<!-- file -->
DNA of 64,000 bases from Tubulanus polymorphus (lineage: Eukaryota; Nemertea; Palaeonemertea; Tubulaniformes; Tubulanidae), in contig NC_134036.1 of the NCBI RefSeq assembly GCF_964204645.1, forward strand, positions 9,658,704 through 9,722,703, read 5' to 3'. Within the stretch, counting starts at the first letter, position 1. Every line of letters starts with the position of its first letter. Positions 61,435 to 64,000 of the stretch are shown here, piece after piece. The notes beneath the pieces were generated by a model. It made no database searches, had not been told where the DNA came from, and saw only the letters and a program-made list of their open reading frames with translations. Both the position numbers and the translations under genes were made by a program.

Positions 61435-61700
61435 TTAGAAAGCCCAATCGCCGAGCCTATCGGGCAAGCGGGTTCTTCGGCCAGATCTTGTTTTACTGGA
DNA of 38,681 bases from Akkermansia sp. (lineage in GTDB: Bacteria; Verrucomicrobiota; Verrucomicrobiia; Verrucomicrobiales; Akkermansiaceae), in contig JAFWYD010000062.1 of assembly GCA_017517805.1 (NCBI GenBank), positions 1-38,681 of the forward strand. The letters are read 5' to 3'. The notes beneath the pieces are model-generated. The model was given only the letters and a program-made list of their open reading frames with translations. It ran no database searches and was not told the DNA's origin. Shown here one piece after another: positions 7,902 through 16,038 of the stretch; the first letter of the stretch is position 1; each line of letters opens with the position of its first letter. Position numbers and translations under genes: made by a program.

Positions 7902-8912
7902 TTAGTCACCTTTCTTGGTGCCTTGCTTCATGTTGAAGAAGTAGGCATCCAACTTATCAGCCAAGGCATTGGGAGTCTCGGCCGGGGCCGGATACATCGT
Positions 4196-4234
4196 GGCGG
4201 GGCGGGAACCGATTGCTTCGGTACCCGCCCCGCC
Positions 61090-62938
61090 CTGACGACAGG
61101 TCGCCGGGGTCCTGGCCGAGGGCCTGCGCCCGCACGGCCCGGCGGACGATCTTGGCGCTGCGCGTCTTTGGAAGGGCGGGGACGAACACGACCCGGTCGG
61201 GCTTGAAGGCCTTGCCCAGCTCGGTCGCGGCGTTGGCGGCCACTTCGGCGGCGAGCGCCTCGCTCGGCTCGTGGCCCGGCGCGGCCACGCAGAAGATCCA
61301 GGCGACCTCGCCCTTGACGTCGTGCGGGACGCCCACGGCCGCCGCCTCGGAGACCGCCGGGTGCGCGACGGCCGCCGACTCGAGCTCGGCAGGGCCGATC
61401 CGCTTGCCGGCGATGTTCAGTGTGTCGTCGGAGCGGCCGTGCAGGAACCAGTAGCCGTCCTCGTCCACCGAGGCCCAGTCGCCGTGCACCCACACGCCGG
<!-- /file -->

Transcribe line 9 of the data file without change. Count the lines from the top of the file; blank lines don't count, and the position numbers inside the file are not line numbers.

4201 GGCGGGAACCGATTGCTTCGGTACCCGCCCCGCC